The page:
Song of Solomon: Illustrations


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Although it has been the most

widely read and celebrated romantic poem in Western literature, there are surprisingly few well-known artistic representations of the Song of Solomon... and fewer still that accurately convey the sensuality of the original text. Where are the great sculptures, paintings, and illustrations for this vivid poem? Where are the Michelangelos and the Da Vincis celebrating our sacred role in the renewal of life on Earth, as the
Song of Solomon does?

No renowned historical masterpiece comes to mind. If you are aware of any work of this sort, please share your knowledge with our other visitors.


the present collection of illustrations for the Song of Solomon re-dedicates several "secular" works of art, to present the Song's sensuality in a way that is vivid and engaging. We hope that these illustrations will inspire contemporary artists to create a new genre of Christian art that celebrates the sacred dance of courtship and procreation.

The Song of Solomon

is an echo from the time before sexual love was relegated to the realm of the profane: which is why it has been so difficult for so many people to read it as a poem that is both sexual and spiritual.

Once upon a time our sacred role in the regeneration of life was thought to be the very heart of religion. In her book "Sacred Pleasure," Riane Eisler, pointed out the vast difference between historic and prehistoric views of sexuality. "Except for an occasional descretely robed Virgin who supposedly got pregnant without sexual intercourse," images of the pregnant female body and the act of birth-giving---which are common in prehistoric art---are virtually absent from the art of recorded history. 

As the Christian gospel spread throughout the surrounding Hellenic culture, it was blended with a dualism of body and spirit that was very uncharacteristic of Judaism. It was from Hellenism and gnosticism that Christianity picked up the notions that sexuality and spirituality are incompatible; that celibacy is more pleasing to God than marriage; that Jesus could not be both holy and sexual. But these were inversions of the earliest expressions of Christianity.

There is a connection between the desacralization of sexuality, the desacralization of nature, and our present environmental crisis.

As Mark Wallace put it in his essay, "The Green Face of God:"

The impact of Christianity's antipagan teachings has tended to empty the biosphere of any sense of God's presence in natural things.

But if the root of the environmental problem is deeply spiritual or religious at its core, it is also the case, ironically, that a partial answer to the problem lies in a rehabilitation of the earth-friendly teachings within the spiritual traditions that seem most hostile to nature, namely, the Christian tradition.

Christianity, then, is the pharmakon of looming environmental disaster: in part, it is both the cause of the problem and its solution. It is both the origin of the ecocidal "disease" from which we suffer and its "cure," insofar as it provides resources for a new green mindset toward nature that is a prophylactic against antinature attitudes and habits.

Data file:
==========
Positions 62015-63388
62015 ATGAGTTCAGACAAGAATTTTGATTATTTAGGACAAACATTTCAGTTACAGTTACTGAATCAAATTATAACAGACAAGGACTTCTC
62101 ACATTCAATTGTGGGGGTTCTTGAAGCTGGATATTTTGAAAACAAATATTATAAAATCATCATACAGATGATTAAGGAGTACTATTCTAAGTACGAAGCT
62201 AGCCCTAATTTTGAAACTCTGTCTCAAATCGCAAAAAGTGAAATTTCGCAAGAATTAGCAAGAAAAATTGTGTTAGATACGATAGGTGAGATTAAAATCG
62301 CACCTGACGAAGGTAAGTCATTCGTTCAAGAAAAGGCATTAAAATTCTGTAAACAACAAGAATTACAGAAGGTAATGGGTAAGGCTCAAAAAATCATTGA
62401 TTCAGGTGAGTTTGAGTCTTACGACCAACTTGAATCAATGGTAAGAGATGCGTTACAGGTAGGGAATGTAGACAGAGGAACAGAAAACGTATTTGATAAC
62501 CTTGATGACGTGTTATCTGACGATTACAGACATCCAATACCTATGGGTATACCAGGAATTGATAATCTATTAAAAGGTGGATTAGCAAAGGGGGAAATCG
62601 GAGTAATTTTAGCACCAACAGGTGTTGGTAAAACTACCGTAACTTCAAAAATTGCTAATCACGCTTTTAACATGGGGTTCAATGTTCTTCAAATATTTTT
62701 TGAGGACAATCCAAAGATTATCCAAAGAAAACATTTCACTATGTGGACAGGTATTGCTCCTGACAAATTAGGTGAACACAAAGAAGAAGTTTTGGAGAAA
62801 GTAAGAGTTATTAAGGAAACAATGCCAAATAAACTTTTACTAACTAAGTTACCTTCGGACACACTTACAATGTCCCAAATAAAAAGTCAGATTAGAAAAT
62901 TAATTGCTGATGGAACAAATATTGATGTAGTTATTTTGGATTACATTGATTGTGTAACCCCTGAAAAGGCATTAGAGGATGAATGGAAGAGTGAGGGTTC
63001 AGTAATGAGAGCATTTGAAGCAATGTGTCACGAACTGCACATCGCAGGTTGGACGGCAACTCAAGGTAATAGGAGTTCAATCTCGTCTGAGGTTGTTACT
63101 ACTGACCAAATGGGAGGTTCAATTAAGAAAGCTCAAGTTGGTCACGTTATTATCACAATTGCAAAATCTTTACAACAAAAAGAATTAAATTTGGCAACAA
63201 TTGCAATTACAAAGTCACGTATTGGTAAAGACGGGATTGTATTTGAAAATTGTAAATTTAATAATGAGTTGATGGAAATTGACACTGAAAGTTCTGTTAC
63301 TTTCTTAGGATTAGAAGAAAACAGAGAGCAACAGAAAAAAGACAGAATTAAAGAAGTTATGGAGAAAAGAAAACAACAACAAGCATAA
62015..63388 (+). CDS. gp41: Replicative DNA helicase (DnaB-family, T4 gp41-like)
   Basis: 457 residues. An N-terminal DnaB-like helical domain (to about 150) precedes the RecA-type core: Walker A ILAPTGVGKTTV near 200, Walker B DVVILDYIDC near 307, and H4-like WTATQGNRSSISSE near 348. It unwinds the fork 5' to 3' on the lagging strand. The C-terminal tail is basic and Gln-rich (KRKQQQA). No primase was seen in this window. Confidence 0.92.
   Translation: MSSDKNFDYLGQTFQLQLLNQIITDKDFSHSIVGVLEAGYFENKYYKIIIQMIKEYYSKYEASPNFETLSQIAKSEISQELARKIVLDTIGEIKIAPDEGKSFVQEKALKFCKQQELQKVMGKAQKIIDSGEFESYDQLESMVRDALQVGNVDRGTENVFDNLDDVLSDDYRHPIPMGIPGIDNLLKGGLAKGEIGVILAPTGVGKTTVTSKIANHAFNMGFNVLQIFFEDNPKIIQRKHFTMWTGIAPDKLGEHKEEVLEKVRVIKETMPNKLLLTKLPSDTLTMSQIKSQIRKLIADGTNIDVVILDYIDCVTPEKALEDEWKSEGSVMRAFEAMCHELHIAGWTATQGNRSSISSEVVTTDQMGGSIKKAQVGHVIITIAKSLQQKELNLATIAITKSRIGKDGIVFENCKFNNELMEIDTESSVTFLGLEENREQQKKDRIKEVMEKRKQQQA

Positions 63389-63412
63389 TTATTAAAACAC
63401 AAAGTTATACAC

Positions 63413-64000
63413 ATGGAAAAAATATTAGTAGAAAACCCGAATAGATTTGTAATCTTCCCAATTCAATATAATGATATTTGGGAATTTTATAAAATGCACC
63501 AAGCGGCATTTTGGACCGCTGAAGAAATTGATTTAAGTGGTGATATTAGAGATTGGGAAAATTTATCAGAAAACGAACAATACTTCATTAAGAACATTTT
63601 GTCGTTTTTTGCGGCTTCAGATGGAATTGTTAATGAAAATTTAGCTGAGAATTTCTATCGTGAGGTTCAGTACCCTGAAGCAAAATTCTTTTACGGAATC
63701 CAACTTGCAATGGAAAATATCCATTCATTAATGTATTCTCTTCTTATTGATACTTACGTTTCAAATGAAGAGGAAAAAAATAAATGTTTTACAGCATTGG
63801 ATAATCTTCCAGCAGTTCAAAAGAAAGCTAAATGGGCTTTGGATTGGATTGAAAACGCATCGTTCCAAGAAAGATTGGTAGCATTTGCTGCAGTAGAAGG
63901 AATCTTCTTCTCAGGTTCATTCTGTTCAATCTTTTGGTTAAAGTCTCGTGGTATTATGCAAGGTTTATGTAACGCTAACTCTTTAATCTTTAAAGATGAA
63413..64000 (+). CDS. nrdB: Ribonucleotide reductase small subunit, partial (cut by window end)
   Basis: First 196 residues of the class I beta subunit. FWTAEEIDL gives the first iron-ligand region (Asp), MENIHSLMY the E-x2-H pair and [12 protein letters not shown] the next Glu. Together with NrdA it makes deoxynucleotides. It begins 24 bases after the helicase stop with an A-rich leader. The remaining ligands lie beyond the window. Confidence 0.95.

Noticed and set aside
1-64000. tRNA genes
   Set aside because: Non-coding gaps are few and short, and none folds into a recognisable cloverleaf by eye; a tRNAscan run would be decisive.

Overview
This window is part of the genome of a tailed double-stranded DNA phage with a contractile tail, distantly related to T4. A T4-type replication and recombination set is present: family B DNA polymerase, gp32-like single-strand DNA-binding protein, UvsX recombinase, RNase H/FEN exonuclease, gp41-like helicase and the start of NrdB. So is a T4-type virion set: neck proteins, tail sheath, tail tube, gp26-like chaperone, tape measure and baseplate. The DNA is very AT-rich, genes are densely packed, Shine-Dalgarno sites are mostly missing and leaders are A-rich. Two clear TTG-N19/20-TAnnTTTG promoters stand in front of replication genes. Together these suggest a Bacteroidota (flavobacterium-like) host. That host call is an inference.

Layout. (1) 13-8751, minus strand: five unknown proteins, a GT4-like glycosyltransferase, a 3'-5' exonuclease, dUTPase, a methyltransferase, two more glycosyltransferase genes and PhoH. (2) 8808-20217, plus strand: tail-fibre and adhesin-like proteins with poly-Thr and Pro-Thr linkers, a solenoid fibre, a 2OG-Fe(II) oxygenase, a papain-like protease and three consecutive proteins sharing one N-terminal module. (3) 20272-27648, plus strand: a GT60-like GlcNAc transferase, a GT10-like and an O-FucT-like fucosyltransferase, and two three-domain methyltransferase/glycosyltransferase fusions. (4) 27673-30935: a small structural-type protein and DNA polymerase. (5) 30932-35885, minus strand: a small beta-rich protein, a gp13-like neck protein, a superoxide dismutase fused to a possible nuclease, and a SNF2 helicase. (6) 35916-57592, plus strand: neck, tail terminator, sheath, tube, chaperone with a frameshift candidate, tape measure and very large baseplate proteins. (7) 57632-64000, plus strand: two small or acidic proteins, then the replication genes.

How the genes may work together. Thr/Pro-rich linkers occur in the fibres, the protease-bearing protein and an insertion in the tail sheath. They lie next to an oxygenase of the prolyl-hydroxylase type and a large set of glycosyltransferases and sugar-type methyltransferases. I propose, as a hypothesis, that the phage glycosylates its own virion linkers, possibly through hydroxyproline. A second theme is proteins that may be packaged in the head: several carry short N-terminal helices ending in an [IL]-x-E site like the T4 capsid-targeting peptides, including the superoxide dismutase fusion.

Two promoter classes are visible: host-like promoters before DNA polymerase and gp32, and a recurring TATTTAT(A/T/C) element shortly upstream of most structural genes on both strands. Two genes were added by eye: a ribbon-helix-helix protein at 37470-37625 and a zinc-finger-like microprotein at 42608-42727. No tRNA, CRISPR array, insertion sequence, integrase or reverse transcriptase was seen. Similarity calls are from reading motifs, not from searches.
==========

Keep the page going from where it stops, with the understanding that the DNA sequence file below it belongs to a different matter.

For a more in-depth discussion of the links between sacred sexuality, the Song of Solomon, Christian mysticism, and environmentalism, please visit the home page.


Song of Solomon #1 Kiss me,
make me drunk with your kisses!
Your sweet loving is better than wine.
---Song of Solomon 1: 2


Song of Solomon #2 You are fragrant,
you are myrrh and aloes,
All the young women want you.
---Song of Solomon 1: 3-4


Song of Solomon #3 My brothers were angry with me,
they made me guard the vineyards.
I have not guarded my own.
---Song of Solomon 1:6


Song of Solomon #4 Tell me, my only love,
where do you pasture your sheep,
where will you let them rest in the heat of noon?
---Song of Solomon 1:7


Song of Solomon #5An enclosed garden is my sister, my bride,
a hidden well, a sealed spring.
---- Song of Solomon 4:12-15


Song of Solomon #6 Awake, north wind! O south wind, come,
breathe upon my garden,
let its spices stream out.
----Song of Solomon 4:16


Song of Solomon #7 Your breasts are two fawns,
twins of a gazelle,
grazing in a field of lilies.
----Song of Solomon 4:5


Song of Solomon #8Before day breathes,
before the shadows of night are gone,
I will hurry to the mountain of myrrh,
the hill of frankincense.
---- Song of Solomon 4:6


Song of Solomon #9 I was asleep
but my heart stayed awake.
my lover knocking:
----Song of Solomon 5:2


Song of Solomon #10My beloved is milk and wine,
he towers above ten thousand.
His head is burnished gold,
the mane of his hair
black as the raven.
---- Song of Solomon 5:10


Song of Solomon #11 Your eyes! Turn them away
for they dazzle me.
----Song of Solomon 6:5


Song of Solomon #12 Then I went down to the walnut grove
to see the new green by the brook,
to see if the vine had budded,
if the pomegranate trees were in flower.
And oh! before I was aware,
she sat me in the most lavish of chariots.
----Song of Solomon 6:11


Song of Solomon #13 There beneath the apricot tree,
your mother conceived you,
there you were born.
In that very place, I awakened you.
----Song of Solomon 8:5


Song of Solomon #14 love is as fierce as death
----Song of Solomon 8:6


Song of Solomon #15 If a man tried to buy love
with all the wealth of his house,
he would be despised.
----Song of Solomon 8:7

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"Song of Songs" Shir HaShirim, Canticle of Canticles

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